Indian torture victim awaits justice in Kuwait

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Abuse of migrant workers, especially female domestic workers, is rampant across the Gulf countries. Most of these cases are ‘resolved’ by paying a nominal settlement and repatriating the victim. In recent months, however, there seems to be more vigilance on trafficking cases by Kuwait’s General Attorney office. Migrant-Rights.org speaks to two recent victims.

Dec 14 2017

Forty-three-year-old Padma from Andhra Pradesh, India, is a new arrival at Kuwait City’s temporary shelter for women. But she has endured severe trauma for five years; her employers subjected her to emotional abuse, and most recently inhuman torture and sexual assault.  She was recently released from Adan Hospital.

Padma first came to Kuwait in 2010. After about a month, she was placed in a household to do domestic work. She worked without facing many problems until her sponsor passed away in 2012. She was then left to work with the widowed wife, and later her new husband and children.

Since 2012, she has worked round the clock, has not been allowed to leave the house, and has not received any salary.  Padma’s employers locked her up in a basement apartment in Kuwait’s Agala area, where the couple, their 17-year old son, and two other children lived.  Since September of this year, the abuse escalated from mental and emotional to physical. Her body bears the marks of several weeks of torture. She was kicked, beaten, sodomised with rods, burnt severely in several places, including her vaginal area. For the last few years, she has had no contact with her family back home in the West Godavari district – not her mother, husband or daughter who was 7-years-old when she left.  

"I was not allowed to speak to anyone in the last five year, so I had no contact with my family. I only spoke to them again recently. They didn't know how to contact me either," she says, speaking to Migrant-Rights.org.

She has not shared the details of her gruesome injuries and torture with anyone at home except her mother.

On November 13, the 17-year-old, who also was abusive, asked her to hand wash his jeans. She found a set of keys in the pocket and tried opening the front door. Fortunately, it worked. She grabbed two sarees and ran out of the house and caught the eye of a taxi driver.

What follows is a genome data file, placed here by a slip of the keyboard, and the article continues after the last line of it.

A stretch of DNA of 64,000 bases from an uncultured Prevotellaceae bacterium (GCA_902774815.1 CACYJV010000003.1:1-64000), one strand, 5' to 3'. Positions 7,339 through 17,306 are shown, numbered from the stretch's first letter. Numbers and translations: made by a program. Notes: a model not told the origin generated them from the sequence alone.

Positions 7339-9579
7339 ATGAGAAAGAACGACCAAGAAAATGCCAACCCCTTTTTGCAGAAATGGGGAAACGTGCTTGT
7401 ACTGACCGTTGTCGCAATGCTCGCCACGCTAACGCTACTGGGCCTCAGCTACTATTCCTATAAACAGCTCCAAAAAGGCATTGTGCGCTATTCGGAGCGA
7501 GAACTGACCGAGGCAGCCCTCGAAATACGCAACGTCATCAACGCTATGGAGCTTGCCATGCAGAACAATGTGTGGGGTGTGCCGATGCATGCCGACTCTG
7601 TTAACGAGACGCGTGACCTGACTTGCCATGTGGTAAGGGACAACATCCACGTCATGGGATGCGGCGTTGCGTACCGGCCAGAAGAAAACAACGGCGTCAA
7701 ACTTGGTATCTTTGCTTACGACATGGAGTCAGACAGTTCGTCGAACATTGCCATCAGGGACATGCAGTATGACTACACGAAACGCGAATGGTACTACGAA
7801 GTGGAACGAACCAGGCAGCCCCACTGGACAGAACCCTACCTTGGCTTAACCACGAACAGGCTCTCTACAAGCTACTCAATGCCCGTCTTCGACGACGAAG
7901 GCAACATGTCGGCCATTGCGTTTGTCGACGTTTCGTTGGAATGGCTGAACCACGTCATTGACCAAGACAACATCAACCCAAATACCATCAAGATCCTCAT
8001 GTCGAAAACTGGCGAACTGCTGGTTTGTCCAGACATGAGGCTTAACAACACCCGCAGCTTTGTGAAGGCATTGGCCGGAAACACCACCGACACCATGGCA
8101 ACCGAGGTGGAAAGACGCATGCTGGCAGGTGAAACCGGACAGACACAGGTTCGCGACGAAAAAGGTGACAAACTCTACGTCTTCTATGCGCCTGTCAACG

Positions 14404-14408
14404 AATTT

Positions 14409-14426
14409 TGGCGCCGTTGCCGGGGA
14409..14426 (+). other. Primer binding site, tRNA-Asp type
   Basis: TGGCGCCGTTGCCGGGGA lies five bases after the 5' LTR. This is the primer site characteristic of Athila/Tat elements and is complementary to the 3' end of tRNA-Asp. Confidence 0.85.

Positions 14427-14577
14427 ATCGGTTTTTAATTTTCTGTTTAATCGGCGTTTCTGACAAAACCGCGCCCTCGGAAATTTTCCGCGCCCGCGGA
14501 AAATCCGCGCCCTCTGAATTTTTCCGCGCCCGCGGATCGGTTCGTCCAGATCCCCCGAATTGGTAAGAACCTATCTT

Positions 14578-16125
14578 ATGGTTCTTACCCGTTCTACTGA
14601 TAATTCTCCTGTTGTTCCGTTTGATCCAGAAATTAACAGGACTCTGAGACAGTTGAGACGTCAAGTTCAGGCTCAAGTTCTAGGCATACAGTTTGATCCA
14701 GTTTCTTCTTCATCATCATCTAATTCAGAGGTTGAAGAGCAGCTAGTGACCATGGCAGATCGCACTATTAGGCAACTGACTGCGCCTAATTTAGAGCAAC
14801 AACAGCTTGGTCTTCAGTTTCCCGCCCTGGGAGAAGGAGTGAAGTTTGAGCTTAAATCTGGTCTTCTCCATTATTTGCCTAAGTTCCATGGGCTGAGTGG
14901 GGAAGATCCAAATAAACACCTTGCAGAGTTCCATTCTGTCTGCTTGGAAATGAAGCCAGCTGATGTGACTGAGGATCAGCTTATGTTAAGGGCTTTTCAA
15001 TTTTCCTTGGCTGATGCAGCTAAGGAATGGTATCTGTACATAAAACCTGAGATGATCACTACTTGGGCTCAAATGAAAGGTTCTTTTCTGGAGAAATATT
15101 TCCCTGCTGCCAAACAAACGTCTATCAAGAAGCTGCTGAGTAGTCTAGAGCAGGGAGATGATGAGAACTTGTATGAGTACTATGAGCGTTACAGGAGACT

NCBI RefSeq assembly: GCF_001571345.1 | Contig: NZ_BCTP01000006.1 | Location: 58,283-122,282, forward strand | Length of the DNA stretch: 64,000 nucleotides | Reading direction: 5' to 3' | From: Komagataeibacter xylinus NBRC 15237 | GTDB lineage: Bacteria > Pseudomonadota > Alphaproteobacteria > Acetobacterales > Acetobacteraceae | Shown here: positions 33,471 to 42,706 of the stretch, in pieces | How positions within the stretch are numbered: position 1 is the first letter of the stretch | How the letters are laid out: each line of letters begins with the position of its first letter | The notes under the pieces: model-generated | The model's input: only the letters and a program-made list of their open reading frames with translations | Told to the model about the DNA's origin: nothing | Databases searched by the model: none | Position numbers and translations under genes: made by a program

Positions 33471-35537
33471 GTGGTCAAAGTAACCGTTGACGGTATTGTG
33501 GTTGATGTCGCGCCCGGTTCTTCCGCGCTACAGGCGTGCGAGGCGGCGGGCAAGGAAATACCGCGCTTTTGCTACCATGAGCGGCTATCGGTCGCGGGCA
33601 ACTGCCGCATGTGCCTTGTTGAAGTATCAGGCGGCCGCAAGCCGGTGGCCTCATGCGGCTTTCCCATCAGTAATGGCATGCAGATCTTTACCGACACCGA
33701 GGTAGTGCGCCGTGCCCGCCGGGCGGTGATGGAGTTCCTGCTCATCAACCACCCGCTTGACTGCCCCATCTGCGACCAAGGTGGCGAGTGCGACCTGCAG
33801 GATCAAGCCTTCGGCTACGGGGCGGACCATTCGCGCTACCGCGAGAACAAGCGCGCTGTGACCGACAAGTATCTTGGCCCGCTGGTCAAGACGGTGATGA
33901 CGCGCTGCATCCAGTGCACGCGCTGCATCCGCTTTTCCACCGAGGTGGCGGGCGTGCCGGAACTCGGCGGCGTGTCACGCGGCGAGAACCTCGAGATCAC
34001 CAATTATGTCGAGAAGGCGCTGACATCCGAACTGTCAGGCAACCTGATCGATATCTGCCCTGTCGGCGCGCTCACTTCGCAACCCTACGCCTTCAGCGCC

Seeing her distress, he took her to a home where two Filipina women worked. They gave her food as she was severely malnourished, and took her to Adnan hospital with the support of their employer. Medical staff contacted the Social Work Society to help Padma.

She was kicked, beaten, sodomised with rods, burnt severely in several places, including her vaginal area.

Identifying the employer was a task unto itself. Padma’s visa entry was an old one and in the name of an elderly Kuwaiti sponsor who had no idea who she was.

So clearly, on her arrival, she was taken to work at the home of someone who was not her sponsor, in violation of Kuwait laws.

Once Padma was released from the hospital and taken to the shelter, social workers took her to the area where she worked to identify her employer’s house and her abusers.

The couple and the older boy have all confessed to the crimes. The 17-year-old is in juvenile detention and couple are in jail pending trial. The Humanitarian Foundation for Legal Aid has filed a case against the employers.

"They (social workers) take me to the hospital for treatment and medicines, then in the shelter, I am given proper food. But I want to go back home. That's all."

She is not aware of the court case, or that her tormentors are in jail, as the charges have been filed by the General Attorney's offices for trafficking and sexual assault.

"If they can pay me for the five years I worked, I can just go home to my daughter."

 

Advancing the rights of migrant workers throughout the Middle East